Cambridge District Scout Archive
Swimming and Life saving competitions were recorded in the first Annual Report of 1912. The Swimming Shield was presented by the Cambridge University Rover Troop to the Cambridge District Boy Scouts Association and was awarded from 1925. The last entry was 2014.
The representative notes in Cambridge Archive (below) are followed by a programme from 1926 and a composite 1950’s programme.
- 1926 7th Cambridge (County School) Court of Honour proposed that they go swimming ‘as soon as the temperature of the water rises definitely above 57F.’ (14C.) They later planned weekly swimming for those who were not boxing or doing gymnastics.
- 1932 ‘Plunge’ appeared alongside diving in the list of events. Plunge for distance- diving but not using a stroke Plunge for speed – fastest to 60’. Falling from use about this time.
- 1935 A letter to District stated that Cub swimming races were held in other districts and that caution was necessary as to distance and evidence of strain. The first Cub swimming recorded was 1936
- 1940 Leys school baths
- 1941 Jesus Green
- 1950 Cubs swimming – no support from CM’s
- 1954 ’This year as an experiment the Novice Width is being swam as a race’. It appears from the scores given that previously each successful width swum by a Novice earned one point. This gave a strong incentive to get as many scouts as possible to swim.
- 1961 Offer of Cubs to swim
- 1964 Swimming Cubs approached. If we can fill the venue then worth booking Cub leaders promised support
- 1967 ‘Corks should be held in the shallow end’
- 1976 ‘Plastic cups’ and a ‘Balloon race – pairs’ were races
- 1978 ‘Obstacle race’ for Scouts and Venture Scouts
1926 The swimming sports for Thursday July 15th 1926
This early notification of the swimming sports is for Thursday July 15th 1926. The venue is the TOWN SHEDS, Sheep’s Green and the course the river, both across and along.
The classes subdivide Scouts into Junior, Middle, Senior and ‘Super Senior’ that is over 18. Senior Scouts 16 – 18 were frequently a separate category in competitions long before the formal Senior Scout category in 1946.
A separate category is for ‘Novices across the River’, those who could not cross the distance last year. They were not allowed to enter any other competition.
The venue is the TOWN SHEDS, Sheep’s Green across the river, and for distances ranging from 50 to 440 yards, along the river.
- Junior J under 13½
- Middle M under 16
- Senior S under 18
- Super senior SS over 18 possibly older Scouts or Rovers
Although the Group system did not yet exist Rover Crews were attached to Troops. Not all Troops ran a formal crew.
- Diving, (Standing and High) Open
- Undressing in the water Open Shirts, Shorts, Stockings
- Swimming under water M S SS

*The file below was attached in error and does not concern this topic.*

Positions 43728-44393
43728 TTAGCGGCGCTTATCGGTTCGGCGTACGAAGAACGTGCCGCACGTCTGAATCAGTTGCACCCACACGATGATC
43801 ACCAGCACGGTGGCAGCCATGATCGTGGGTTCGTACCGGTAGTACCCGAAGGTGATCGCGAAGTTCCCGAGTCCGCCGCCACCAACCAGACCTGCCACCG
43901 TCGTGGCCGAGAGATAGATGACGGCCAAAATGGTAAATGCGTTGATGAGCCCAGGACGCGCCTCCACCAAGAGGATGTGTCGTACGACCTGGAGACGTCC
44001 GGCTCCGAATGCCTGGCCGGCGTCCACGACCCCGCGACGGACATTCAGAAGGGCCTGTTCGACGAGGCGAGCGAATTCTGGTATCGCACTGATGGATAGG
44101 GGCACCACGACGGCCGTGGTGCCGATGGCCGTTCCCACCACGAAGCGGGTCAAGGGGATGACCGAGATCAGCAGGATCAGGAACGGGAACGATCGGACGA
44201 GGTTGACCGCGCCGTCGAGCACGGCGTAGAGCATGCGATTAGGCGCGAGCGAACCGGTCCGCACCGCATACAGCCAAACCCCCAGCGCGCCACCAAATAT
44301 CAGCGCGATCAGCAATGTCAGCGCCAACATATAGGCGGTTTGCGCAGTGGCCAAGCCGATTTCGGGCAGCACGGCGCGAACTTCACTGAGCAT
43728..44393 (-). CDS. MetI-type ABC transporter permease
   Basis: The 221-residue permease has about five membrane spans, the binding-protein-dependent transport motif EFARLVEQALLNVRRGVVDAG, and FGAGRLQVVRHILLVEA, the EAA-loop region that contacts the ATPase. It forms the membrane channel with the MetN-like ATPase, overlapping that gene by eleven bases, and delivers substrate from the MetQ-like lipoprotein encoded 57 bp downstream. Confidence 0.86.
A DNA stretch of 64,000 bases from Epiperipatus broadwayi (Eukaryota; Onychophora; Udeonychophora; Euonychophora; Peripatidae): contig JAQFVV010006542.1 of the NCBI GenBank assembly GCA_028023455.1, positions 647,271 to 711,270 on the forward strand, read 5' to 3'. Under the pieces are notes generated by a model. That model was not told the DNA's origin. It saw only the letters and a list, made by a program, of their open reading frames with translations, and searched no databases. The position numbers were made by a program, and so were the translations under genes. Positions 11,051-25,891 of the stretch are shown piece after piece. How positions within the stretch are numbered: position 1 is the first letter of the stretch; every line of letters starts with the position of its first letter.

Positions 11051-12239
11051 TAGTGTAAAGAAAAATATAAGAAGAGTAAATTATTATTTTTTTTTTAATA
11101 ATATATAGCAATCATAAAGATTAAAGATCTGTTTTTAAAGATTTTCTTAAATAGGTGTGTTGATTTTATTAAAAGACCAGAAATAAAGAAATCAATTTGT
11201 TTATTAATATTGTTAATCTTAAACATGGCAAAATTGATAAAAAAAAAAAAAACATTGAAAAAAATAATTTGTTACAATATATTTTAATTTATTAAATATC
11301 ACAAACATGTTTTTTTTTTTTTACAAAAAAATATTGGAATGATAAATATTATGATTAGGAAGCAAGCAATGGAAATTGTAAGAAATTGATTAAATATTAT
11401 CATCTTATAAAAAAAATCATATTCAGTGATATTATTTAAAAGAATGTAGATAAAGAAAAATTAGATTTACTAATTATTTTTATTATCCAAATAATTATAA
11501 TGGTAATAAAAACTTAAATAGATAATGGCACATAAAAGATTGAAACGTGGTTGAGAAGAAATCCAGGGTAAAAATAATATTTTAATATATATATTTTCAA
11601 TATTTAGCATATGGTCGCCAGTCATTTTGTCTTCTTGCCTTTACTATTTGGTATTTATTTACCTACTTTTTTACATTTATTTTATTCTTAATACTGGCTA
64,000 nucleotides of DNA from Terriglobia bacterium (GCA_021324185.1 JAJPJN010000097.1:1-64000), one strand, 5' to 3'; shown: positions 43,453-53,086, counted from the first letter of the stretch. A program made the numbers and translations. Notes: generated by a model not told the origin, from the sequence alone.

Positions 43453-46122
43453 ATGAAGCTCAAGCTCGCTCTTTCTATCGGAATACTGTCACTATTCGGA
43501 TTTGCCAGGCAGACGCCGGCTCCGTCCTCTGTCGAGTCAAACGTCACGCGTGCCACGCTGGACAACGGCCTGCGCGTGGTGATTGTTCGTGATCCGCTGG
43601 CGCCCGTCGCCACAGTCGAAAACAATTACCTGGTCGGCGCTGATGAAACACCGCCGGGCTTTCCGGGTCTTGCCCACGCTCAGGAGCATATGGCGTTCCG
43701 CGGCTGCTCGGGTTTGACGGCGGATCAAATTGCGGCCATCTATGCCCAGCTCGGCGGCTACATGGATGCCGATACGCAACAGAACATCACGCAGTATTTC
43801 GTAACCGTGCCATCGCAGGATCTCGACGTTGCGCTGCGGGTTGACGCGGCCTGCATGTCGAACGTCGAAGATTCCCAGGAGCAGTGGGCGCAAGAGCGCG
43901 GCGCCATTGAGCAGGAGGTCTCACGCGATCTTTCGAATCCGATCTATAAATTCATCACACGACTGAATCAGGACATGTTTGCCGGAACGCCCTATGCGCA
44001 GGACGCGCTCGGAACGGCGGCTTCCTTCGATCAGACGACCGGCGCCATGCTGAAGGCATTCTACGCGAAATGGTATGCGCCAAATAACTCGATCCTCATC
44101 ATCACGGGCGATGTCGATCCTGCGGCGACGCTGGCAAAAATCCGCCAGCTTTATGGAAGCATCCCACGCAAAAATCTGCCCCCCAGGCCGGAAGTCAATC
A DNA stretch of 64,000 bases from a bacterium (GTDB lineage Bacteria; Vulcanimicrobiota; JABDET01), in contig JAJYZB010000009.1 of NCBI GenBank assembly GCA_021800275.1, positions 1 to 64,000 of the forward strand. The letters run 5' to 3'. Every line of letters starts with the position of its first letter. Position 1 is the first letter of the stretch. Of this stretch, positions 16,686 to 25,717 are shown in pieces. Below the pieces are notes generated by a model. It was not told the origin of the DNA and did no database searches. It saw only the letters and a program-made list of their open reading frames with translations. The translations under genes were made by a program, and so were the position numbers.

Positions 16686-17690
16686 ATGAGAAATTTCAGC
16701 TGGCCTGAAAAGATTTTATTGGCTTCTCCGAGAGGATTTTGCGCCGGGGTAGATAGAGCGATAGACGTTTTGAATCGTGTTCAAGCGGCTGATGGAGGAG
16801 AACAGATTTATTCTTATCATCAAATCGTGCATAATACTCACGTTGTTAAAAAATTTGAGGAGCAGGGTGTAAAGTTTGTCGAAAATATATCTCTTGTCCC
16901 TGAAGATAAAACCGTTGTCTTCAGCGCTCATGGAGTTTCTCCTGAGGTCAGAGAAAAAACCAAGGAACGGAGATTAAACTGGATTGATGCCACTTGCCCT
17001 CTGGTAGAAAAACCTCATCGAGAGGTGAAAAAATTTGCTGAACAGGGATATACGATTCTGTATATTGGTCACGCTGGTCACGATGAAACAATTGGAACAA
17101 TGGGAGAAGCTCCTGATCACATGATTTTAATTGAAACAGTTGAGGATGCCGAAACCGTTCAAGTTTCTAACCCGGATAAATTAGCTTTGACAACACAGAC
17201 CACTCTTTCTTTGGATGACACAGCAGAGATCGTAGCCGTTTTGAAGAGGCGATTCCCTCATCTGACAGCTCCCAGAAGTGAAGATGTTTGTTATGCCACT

- Fighting on the spar J M S SS
- 50 yard breast stroke J M S
- 50 yards any stroke J M S SS
- 50 yards without hands J M S
- 100 yards M S
- 440 yards S SS
- Novices across the river (c. 10 yards) Open to anyone who could not swim the distance last year. Competitors must not enter for any other event.
‘In awarding the shield notice will be taken of the number of boys in a Troop who cannot swim – as evidenced by their non entry’.
The Stage 3 Activity Badge of 2018 appears to equate with the length of swimming in the longest of these events. Being held in the River Cam and now designated ‘wild swimming’ a greater level of confidence and experience was required.
Held in the Jesus Green Baths two swimming trophies were available, the Swimming Shield and the Senior Scouts Trophy. Cubs were yet not part of the Gala but Cub swimming was recorded from 1937. The age Groups were
- Junior J 11 – 13
- Middle M 13 – 15
- Senior S 15 – 18
which aligned with Scout/ Senior Scout ages. Sixteen Groups participated in 1950, ten in 1952, thirteen in 1954; the Senior Scouts with about half the numbers of the Scouts.
- 25 yds breast stroke J M S
- 25 yds freestyle J M S
- 50 yds freestyle M S
- 100 yds freestyle S
- 25 yds on back no hands J M S (listed as backstroke on forms)
- Diving 1 running, 1 standing, 1 higher J M S
- Troop relay
- Novices width (1954 both J and M novices)
The nature of swimming renders it less open to fun activities for the less able but the ban on tumble turns, use of flippers, the collecting of corks and later cups in the shallow end are all attempts to open it up to as many as possible.
The earlier Novices event, which only became a race in the 1950’s, fighting on a spar, undressing in the water and swimming on the back with no hands all contrived to achieve the same wider participation.
JWR Archivist Jan 2019